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origanum majorana

Marjoram sounds like the name of a homely, studious girl in your mother’s eighth grade biology class.  I don’t know about you, but the scientific classification for the herb Marjoram, origanum majorana, sounds like a naughty phrase from the boy’s locker room. Utter its cousin, origanum vulgare, and it’s study hall for you.

However you like to address fresh herbs, I have a spunky friend for your new pal Marjoram. Oregano is her sneak-out-the-window older sister, so the same flavor rules apply. If you’ve visited A Pear to Remember before, cue palm-to-forehead smack as I gush over eggplant and feta YES SERIOUSLY AGAIN. (I find affordable, abundant varieties of eggplant at Korean/Latino grocers, discussed here).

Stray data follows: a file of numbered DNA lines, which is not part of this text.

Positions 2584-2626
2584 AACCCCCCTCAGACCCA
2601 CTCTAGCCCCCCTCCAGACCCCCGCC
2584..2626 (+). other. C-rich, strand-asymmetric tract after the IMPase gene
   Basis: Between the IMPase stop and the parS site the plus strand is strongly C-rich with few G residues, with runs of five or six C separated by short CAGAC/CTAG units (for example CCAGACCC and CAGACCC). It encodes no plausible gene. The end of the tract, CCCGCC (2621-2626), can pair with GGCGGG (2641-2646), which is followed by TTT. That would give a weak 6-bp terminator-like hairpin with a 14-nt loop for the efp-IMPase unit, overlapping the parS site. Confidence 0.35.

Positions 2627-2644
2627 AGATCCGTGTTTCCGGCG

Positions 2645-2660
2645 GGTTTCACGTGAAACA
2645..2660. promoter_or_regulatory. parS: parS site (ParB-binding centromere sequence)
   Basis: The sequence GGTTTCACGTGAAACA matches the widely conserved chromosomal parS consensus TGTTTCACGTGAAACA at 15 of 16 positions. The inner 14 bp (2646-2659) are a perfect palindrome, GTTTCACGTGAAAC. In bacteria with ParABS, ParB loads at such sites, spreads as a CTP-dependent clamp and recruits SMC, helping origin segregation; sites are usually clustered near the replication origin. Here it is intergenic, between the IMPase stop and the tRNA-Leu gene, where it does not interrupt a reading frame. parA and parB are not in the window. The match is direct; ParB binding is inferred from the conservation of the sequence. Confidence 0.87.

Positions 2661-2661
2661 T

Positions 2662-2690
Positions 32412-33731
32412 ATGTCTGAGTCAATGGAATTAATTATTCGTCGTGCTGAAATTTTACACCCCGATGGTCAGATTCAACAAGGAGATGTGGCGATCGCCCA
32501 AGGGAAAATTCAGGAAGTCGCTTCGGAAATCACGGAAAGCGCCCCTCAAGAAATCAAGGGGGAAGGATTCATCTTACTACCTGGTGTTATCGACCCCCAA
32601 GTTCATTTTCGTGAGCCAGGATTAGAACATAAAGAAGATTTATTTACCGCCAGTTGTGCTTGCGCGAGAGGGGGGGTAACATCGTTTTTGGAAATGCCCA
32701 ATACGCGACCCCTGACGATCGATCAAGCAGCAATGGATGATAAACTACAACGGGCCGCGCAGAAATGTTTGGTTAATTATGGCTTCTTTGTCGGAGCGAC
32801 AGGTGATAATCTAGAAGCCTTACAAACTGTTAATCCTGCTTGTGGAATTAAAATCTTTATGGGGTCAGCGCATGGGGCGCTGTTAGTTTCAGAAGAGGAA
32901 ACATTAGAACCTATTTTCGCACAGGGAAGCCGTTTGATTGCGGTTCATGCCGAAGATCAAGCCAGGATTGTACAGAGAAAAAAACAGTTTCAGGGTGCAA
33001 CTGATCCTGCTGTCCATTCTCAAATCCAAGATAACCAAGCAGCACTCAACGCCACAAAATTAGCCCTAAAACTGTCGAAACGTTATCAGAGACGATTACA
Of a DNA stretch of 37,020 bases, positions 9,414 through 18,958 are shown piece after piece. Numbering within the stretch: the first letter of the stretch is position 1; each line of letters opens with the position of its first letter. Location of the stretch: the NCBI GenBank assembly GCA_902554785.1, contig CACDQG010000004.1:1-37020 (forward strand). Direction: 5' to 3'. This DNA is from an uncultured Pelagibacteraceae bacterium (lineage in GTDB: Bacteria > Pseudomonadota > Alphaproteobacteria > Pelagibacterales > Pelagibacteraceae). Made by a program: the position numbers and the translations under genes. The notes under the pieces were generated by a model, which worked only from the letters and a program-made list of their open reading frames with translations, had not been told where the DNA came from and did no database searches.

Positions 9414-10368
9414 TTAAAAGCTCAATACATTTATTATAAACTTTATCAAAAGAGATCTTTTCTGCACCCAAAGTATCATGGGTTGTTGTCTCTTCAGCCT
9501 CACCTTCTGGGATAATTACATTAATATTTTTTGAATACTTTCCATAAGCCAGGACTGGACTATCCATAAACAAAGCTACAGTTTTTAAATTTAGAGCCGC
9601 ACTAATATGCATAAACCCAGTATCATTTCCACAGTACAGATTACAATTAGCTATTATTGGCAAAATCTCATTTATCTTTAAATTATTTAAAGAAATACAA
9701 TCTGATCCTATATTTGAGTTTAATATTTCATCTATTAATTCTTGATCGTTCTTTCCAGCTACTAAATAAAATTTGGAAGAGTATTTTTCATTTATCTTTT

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Andrew is a newly inducted member of the eggplant fan club and still weary of initiation rituals. When it’s not breaded or covered in cheese, eggplant in-the-nude lingers suspiciously longer on his fork on the slow ascend to his mouth. He liked this salad. Really, genuinely liked this salad. I like to think the Andrew-Stamp resides in the same circle of Kid’s Approval since, let’s face it, men aren’t always so excited about new veggies.

If you thought eggplant was only for Italian food, well, obviously you’re new here. Even if you’ve cooked it twelve ways, here’s a strikingly simple Middle Eastern salad for your expanding culinary repertoire.

Spinach Salad with Grilled Eggplant and Feta

from Gourmet, June 2009

serves 4 as a main dish, 8 as a side

1/2 cup extra-virgin olive oil

1/4 cup fresh lemon juice

1 teaspoon minced garlic (I’ve got a sexy Brit to show you how)

2 teaspoons chopped marjoram or oregano

1 (1 1/4-pounds) eggplant, trimmed and cut into 8 (1-inch-thick) rounds (here’s how)

10 ounces baby spinach

1 cup crumbled feta (1/4 pound)